This part of the vacation was completely spontaneous - something we decided to check out once the beach was too windy and we were informed (Thanks Amanda) how close we were. According to my picture data (you have no idea how often I use my photo's data. Denny: oh-oh...what time did we launch? Me: Just a second (scroll, scroll, scroll.....6:20. Denny: Thanks. Again) Anyway, I can tell you right now - if you actually PLAN to go the Kennedy Space Center, and you should, plan for a few more hours.
It was the most expensive thing we did on our vacation, but the most worth it. Included in the price was the bus tour (and Imax, and 30 minute simulator, and and and....) out to the launch pads and building facilities. Unfortunately, our bus driver/tour guide had such a strong accent we couldn't understand 85% of what he said - but we still filled in enough on our own that it was interesting.
It was the size of the Vehicle Assembly Building where they build the rockets that impressed me the most. If we translated correctly the garage door on this building takes over 30 minutes to open, the stars on that flag are each six feet across, you can fit the whole Yankee Stadium and parking lot on the top of that building and still have an acre to spare, and you could drive the tour bus through one of the stripes on the flag. It's huge.
After the launch pad tour, the bus dropped us off at the Appolo/Saturn V Center where we began by watching a film, and then filing into this room to watch a continuation of the film. (This room was very cold).What I really liked about this room is that, according to our guide, it is not a mock-up of the command station, but the real thing. It all flashed back and forth in correspondence with the two minutes before launch on the screen. It was very well done. The room shook during take off and the kids were blocking their ears.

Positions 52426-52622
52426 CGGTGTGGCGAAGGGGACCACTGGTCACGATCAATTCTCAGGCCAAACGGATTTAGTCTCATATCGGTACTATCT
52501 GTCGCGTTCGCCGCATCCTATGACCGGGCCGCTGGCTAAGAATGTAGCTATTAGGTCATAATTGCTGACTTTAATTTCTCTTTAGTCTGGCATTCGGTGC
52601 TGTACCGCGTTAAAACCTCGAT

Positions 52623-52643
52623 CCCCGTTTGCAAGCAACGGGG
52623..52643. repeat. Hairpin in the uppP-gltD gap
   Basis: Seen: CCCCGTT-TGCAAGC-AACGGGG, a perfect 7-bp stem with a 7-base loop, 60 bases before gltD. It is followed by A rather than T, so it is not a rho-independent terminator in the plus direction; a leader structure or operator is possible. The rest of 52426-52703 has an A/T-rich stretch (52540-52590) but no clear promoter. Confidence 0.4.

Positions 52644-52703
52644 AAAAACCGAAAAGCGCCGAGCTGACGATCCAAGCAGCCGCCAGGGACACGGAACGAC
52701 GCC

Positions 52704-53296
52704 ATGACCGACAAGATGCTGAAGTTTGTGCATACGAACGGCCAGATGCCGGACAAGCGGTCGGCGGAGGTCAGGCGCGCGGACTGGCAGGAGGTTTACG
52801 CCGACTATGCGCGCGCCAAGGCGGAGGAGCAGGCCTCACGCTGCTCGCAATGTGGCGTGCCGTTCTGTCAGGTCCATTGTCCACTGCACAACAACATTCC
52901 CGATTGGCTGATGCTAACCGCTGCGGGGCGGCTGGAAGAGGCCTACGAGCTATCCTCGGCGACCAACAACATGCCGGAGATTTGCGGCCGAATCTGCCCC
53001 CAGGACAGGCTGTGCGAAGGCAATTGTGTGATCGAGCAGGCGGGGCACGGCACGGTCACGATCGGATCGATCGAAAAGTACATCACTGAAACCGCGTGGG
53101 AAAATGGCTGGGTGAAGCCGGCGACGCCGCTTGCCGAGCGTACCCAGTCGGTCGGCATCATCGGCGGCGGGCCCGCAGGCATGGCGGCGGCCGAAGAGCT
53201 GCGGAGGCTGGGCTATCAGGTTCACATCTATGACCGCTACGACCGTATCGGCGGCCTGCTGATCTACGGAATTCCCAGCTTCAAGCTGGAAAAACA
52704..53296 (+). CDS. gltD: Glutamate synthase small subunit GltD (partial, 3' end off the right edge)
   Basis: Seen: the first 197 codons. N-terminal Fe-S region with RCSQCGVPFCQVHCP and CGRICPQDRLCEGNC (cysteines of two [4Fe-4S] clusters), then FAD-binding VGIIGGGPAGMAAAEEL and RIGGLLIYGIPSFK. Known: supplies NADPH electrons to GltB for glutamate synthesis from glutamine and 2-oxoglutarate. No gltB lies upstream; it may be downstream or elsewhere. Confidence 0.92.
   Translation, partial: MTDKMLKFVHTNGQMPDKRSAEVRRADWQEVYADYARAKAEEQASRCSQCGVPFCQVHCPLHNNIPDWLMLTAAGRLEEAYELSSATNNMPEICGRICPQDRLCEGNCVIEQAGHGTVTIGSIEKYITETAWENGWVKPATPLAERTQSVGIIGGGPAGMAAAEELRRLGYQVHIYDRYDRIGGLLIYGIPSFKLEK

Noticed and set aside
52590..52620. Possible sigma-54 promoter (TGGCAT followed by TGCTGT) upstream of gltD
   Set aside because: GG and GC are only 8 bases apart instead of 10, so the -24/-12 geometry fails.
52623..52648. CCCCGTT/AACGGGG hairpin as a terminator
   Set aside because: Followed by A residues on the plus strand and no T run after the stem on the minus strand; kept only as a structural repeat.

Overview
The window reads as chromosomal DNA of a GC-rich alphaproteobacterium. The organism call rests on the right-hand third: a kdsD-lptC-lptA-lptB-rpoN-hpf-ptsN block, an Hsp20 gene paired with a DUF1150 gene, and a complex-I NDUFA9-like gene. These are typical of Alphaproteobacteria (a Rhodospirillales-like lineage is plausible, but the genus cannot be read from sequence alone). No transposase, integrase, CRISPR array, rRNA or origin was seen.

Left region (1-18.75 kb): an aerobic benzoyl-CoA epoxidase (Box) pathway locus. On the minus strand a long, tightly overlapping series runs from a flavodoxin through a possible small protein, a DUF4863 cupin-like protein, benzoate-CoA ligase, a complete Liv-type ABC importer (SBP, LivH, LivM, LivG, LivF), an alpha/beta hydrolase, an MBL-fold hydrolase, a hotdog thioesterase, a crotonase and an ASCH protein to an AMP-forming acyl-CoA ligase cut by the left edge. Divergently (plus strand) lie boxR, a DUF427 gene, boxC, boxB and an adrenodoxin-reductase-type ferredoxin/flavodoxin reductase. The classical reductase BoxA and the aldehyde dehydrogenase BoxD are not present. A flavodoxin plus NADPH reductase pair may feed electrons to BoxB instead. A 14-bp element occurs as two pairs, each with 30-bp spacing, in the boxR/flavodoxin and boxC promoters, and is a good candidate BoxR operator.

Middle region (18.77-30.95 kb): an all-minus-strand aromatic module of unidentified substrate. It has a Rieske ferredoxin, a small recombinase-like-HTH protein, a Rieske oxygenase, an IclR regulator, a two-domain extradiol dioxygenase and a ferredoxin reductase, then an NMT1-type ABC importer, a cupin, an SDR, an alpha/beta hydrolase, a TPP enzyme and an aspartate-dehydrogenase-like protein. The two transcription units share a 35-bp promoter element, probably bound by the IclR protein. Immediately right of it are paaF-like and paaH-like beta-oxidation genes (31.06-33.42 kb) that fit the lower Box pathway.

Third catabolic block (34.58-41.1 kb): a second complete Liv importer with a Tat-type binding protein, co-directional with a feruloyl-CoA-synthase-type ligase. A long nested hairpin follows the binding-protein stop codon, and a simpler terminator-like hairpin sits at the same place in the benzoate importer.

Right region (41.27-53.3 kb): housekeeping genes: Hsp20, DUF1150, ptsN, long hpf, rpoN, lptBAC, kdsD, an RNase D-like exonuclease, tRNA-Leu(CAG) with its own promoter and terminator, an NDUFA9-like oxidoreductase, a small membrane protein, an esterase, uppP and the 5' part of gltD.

After the tour of this building, we hopped back on the bus and were pleased to get an easier to understand driver. She told her passengers if they only did three things at the Space Center, to be sure to get to the Imax (we did) the 30 minute simulator (we did) and the Space Shuttle Atlantis exhibit (we did).
Do you see the tunnel in the upper right part of the photo - with a kid scampering through it? That's the tunnel that Mark is scampering through a few photos above, and Allan is about to. One of the five kids almost couldn't do it, but I can't remember which one right now.
The family got out of the 30 minute simulator experience at 6:15 and the last Imax was at 6:30 - we boot scoot boogied over to that part of the park, got our 3-D glasses and made it to our seats with plenty of time to spare. I had more fun watching Brian trying to grab the 3-D images throughout the movie than the actual movie itself, but the movie was good too. (Hubble)
The Visitor Complex closes at seven, so when we got out of the Imax there were voices on the loudspeakers telling us to exit the premises. We had run out of time to do the other things available, one of which was an Angry Birds Space Encounter building,so the kids were a little disappointed. It wasn't hard to steer their disappointment when reminded of their hungry bellies and the swimming pool back at base camp. An hour and a half drive brought us back to the resort.
We exited the park at 7:21.
It was a good day.